I wrote about the Riley Cooper scandal for the Monday Oklahoman. You can read that column (which first appeared as a blog) here.
But no surprise, I received a load of interesting emails on the subject, so I thought I would share them.
Nick: “You know beside the first amendment. You the part that says Congress shall make no law respecting an establishment of religion, or prohibiting the free exercise thereof; or abridging the freedom of speech, or of the press; or the right of the people peaceably to assemble, and to petition the Government for a redress of grievances. What in the world have we let the government do. Make a law call free speech hate speech what a crock!!!!!!”
I typically clean up the punctuation of the emails I post. However, I couldn’t follow this well enough to know how to clean it up. I’ll only say this: The government hasn’t done anything in the Riley Cooper situation. In fact, it’s the ultimate example of the market economy. The Eagles are making a business decision.
Mitch: “Based on America in 2013, you are most likely correct about this. Now if only some blacks will stop using the word! It’s a two-way street. You want respect, give it. To criminalize a word in a free society where free speech is at the bedrock of the founding fathers ideology is a serious matter not to be handled lightly. Surely the same banishment for every black who utters a racial slur would be unwarranted. Some may feel good about the current climate on speech, but do you think the list will stop here? Who will decide what words we cannot say and how will this be accomplished? How many words will be listed? What is the criteria? Make no mistake, the word is not nice and should be avoided at all costs. But brother, take a look at what’s going on in this country and I assure you it is moving further away from the ideas of Madison and Washington, et al. But a society that values athletes and entertainers to the level we do is on its way down. Why study the constitution at all? How many kids on the OKC public schools are well versed on American history, mathematics, grammar and science? Try very few. I do not know about you, but the future is very cloudy. The Romans had a phrase for it: Bread and Circus.”
I think Mitch is overthinking this thing. Some receiver said a word that turned off most of his teammates and made the locker room an uncomfortable place. Therefore, he’s gone. It’s not the least bit complicated.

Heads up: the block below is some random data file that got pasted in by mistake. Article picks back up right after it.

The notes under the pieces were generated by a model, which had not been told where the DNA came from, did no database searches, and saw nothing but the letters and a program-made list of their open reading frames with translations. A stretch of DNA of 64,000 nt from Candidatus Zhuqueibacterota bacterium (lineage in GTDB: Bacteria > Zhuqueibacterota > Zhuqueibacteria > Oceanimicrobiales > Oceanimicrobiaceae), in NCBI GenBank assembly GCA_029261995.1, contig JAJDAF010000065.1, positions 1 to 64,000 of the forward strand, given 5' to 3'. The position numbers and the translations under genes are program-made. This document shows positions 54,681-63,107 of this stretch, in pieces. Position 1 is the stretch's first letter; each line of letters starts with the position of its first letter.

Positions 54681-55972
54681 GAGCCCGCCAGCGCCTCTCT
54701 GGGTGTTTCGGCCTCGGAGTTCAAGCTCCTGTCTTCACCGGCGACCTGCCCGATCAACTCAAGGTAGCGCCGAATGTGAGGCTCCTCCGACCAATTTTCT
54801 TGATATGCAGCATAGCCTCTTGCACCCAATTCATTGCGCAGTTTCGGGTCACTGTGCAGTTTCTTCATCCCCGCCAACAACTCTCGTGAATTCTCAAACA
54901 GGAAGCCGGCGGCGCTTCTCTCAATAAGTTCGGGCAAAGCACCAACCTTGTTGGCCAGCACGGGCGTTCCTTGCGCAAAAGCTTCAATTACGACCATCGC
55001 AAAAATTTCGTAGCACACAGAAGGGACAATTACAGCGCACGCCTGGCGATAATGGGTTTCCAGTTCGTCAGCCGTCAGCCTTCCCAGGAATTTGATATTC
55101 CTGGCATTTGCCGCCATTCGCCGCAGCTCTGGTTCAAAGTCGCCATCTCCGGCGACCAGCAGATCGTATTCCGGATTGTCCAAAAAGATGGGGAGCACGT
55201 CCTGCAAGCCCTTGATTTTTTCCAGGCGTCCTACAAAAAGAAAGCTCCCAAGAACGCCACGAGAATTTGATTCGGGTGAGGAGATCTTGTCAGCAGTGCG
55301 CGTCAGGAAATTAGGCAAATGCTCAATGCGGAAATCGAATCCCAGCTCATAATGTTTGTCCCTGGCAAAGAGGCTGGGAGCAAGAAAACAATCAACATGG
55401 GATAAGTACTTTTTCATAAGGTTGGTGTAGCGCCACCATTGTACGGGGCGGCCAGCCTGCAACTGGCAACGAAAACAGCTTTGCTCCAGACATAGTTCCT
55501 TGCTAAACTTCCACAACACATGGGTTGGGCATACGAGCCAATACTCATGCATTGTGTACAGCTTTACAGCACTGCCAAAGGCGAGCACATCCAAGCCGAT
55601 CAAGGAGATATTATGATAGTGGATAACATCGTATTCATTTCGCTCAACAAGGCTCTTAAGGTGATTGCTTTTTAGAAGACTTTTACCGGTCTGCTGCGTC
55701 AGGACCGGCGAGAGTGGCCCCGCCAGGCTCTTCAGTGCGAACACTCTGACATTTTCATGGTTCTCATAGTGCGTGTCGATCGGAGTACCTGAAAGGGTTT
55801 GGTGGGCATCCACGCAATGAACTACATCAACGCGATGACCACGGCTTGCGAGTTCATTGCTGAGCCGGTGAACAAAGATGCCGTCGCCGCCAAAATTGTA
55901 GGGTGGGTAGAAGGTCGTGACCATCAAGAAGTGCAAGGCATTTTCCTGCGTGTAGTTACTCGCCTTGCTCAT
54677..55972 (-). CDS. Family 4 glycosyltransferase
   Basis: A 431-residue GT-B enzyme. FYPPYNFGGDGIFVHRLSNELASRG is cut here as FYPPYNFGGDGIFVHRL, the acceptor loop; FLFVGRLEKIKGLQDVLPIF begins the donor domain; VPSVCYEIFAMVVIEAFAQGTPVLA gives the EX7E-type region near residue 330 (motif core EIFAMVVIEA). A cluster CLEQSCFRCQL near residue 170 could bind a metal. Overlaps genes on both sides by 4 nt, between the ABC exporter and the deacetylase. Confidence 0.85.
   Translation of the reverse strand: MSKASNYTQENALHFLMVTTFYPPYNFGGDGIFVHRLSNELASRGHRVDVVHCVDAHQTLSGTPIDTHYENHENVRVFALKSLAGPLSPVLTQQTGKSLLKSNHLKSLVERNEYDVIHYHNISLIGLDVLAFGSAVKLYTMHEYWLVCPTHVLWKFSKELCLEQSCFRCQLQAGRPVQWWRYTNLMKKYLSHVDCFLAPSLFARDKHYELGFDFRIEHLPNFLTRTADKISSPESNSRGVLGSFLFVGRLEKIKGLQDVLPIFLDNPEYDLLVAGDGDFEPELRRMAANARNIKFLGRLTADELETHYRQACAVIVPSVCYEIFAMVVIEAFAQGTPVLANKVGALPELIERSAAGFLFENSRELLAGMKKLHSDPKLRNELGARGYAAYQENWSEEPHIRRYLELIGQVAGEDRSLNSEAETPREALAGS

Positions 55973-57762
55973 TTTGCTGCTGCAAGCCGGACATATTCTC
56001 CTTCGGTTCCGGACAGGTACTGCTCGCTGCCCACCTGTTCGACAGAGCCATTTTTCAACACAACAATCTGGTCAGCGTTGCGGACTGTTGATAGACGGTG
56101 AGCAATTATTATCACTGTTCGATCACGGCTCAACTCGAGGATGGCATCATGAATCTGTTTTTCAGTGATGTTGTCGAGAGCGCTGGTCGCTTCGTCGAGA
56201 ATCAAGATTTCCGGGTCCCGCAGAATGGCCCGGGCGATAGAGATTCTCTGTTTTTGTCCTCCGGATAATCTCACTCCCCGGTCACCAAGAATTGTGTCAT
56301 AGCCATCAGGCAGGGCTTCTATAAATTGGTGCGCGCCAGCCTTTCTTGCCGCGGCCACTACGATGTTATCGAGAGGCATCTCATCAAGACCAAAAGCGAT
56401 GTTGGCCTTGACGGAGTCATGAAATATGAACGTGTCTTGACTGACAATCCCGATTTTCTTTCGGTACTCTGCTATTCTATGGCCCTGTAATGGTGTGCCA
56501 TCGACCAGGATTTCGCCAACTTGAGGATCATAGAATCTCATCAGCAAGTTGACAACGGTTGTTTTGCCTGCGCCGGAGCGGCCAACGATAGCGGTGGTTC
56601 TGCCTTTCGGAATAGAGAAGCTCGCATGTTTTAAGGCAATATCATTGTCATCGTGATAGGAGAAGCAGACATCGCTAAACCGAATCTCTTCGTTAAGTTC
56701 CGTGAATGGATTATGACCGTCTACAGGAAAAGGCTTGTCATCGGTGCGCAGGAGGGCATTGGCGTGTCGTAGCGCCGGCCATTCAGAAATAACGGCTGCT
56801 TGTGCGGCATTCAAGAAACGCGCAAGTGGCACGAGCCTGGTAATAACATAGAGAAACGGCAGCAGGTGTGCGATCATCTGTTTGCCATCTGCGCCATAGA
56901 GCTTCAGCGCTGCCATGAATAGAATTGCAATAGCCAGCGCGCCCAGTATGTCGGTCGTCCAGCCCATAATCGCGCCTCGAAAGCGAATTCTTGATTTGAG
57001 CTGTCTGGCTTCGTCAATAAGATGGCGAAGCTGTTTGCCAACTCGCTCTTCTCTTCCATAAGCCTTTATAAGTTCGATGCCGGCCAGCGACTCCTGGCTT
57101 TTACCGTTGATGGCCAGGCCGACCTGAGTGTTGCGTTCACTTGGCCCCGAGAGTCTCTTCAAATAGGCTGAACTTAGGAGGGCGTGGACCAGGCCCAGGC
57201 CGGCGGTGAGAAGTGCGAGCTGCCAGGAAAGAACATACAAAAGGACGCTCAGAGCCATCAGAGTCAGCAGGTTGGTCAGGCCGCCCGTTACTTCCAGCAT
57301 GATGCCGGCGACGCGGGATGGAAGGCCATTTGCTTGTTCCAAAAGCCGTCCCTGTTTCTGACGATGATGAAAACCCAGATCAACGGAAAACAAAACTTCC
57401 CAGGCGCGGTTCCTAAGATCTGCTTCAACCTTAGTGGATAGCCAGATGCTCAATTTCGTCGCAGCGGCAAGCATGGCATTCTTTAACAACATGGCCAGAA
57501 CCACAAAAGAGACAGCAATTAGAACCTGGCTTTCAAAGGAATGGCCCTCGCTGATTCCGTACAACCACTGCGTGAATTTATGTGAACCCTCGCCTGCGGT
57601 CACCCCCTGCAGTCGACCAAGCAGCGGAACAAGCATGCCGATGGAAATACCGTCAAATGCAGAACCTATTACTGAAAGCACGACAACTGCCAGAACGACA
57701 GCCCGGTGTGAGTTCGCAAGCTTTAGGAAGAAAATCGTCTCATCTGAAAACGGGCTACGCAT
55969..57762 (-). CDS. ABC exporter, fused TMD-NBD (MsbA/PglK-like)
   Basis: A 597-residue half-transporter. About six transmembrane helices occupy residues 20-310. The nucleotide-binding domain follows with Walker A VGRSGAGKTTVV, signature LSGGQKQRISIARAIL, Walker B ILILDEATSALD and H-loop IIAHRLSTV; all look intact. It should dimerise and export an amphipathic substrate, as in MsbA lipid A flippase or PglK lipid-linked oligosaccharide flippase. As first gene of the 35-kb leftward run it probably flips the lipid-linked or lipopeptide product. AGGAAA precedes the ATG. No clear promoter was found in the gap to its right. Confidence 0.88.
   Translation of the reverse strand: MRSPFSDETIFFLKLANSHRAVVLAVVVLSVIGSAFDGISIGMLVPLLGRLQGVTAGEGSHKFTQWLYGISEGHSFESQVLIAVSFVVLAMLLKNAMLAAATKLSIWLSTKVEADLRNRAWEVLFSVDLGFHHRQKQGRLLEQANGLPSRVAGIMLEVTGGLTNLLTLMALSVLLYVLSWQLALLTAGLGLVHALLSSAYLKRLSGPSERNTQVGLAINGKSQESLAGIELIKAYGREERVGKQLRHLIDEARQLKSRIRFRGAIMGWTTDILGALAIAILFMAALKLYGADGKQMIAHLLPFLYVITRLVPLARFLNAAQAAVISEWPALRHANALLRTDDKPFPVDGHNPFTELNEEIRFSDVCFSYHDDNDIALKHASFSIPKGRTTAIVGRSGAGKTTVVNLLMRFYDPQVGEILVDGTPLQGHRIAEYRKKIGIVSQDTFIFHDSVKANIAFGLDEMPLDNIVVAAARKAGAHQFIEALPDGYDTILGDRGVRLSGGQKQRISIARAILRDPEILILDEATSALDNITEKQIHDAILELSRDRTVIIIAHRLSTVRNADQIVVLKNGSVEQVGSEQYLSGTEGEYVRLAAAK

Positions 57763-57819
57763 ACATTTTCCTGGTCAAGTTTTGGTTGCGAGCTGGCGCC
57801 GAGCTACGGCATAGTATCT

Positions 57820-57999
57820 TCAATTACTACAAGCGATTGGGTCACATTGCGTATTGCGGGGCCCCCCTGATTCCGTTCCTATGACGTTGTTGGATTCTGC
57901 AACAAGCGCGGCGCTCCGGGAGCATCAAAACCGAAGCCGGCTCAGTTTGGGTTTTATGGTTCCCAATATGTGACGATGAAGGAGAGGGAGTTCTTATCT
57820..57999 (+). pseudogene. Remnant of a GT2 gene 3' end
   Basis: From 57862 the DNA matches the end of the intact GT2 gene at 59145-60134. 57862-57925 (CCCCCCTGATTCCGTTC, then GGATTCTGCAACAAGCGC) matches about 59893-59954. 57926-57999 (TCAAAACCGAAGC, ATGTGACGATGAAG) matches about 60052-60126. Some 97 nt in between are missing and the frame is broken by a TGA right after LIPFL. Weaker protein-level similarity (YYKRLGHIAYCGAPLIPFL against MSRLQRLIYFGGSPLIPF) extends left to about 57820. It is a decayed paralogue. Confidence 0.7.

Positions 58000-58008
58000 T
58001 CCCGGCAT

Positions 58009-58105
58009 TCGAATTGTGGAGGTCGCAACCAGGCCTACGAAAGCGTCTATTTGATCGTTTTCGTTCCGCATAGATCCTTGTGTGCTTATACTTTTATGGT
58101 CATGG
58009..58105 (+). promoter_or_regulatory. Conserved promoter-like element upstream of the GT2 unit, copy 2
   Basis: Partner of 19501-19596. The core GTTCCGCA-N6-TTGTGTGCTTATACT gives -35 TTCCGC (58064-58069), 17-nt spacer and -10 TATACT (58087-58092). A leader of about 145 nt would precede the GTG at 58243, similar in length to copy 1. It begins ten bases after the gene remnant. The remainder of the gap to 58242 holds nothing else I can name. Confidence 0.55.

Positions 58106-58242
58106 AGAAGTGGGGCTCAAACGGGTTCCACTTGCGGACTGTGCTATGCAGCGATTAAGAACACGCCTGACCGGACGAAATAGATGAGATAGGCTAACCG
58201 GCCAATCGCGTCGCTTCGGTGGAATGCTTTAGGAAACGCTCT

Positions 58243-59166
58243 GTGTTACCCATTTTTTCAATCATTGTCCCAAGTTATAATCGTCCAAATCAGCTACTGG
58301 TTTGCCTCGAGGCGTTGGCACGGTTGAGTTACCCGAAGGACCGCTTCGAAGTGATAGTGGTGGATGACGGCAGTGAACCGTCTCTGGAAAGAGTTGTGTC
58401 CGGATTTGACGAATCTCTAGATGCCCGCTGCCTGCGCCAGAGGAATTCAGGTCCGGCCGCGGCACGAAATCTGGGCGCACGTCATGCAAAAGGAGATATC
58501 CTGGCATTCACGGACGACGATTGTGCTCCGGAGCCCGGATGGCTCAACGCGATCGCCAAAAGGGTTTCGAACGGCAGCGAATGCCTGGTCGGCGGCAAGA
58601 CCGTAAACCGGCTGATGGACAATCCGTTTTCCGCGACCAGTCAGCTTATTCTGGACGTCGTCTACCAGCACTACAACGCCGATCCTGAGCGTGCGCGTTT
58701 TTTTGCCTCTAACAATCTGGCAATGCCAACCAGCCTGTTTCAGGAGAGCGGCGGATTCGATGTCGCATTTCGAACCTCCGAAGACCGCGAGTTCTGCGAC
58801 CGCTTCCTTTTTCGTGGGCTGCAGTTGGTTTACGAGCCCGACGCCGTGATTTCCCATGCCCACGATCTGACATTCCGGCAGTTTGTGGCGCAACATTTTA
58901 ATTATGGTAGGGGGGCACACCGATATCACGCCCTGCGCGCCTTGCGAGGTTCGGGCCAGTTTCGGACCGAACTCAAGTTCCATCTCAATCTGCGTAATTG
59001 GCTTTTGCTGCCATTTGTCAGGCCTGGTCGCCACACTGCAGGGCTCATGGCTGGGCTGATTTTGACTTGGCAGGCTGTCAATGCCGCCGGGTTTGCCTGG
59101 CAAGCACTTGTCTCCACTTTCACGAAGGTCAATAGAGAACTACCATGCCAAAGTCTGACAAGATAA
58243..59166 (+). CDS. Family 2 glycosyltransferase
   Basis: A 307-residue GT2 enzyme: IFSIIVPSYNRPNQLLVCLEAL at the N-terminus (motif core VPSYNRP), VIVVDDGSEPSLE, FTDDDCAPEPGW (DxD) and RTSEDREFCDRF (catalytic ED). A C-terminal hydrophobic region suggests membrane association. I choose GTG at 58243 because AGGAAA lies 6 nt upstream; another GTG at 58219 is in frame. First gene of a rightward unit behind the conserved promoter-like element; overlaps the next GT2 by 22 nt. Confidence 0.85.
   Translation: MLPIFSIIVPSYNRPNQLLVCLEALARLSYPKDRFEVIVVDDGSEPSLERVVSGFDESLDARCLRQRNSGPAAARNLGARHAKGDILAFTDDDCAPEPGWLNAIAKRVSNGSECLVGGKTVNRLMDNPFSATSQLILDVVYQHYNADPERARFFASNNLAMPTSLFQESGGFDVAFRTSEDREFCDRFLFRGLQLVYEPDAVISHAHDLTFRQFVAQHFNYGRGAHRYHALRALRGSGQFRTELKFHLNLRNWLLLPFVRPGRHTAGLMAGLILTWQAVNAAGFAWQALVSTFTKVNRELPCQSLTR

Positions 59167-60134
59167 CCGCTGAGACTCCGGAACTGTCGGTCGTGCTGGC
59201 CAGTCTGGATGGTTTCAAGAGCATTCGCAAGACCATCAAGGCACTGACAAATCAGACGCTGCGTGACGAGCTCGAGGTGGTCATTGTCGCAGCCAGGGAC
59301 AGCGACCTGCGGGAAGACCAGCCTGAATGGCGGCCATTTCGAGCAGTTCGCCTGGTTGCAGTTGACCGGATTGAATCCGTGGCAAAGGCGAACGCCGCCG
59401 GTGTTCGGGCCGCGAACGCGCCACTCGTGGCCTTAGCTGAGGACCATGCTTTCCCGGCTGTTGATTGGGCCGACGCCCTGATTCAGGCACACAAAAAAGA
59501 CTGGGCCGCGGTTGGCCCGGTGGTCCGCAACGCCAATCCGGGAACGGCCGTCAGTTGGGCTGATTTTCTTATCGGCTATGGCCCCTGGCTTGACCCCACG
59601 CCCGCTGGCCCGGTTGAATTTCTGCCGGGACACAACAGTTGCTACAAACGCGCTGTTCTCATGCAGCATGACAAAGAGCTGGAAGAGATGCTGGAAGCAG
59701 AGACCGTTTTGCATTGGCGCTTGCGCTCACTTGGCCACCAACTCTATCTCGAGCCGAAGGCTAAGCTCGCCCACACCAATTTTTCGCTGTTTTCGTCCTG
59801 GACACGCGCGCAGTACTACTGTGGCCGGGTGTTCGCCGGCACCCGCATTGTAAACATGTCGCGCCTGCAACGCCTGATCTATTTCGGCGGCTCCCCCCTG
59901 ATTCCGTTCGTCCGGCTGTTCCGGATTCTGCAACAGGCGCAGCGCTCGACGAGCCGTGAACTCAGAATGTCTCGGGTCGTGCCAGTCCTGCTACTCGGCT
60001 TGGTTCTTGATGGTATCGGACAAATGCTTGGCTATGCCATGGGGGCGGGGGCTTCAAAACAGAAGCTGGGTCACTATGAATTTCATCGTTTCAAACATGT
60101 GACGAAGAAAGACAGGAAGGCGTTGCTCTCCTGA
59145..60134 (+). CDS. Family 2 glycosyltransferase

Gary: “I “’YouTubed’ the Riley Cooper self-destruct, using the N word and it came out so easily. It did not seem a seldom used utterance. I thought where and how was he brought up; who is he around where words like that are commonly used? Hate filled words referencing African Americans, homosexuals, Latinos or even whites should not be tolerated anywhere: Home, work or school. All should be held equally accountable for using any pejorative, hate filled words or terms. Which leads me to wonder, how often has Cooper heard the N word used in the locker room? I know the history behind the N word, especially coming from the lips of a white man. But many hear the N word used frequently by Rappers and even used by African Americans as a term of comradeship to other blacks, only it ends with ‘ah’ instead of ‘ar.’ I wonder how the coach will react when he is walking through the locker room today or tomorrow and hears the N word tossed around among the African American players?”
I would bet the word is used a lot less in every NFL locker room, since the Riley Cooper scandal. In fact, there’s something good that came from Cooper.
Kevin: “I work for Riley’s uncle and for his grandfather when he was alive. I have met Riley on a couple of occasions and have never heard him say anything ‘racist.’ I know what he said was wrong, but if a word is wrong for him to say, then it is wrong for all to say (black or white).”
I agree. But again, this wasn’t a moral situation. It’s a business situation. There are places you can get by with saying a word like that. Or at least receive some level of forgiveness. But this is strictly a business decision. The production Riley could provide is trumped by the turmoil his presence would cause.”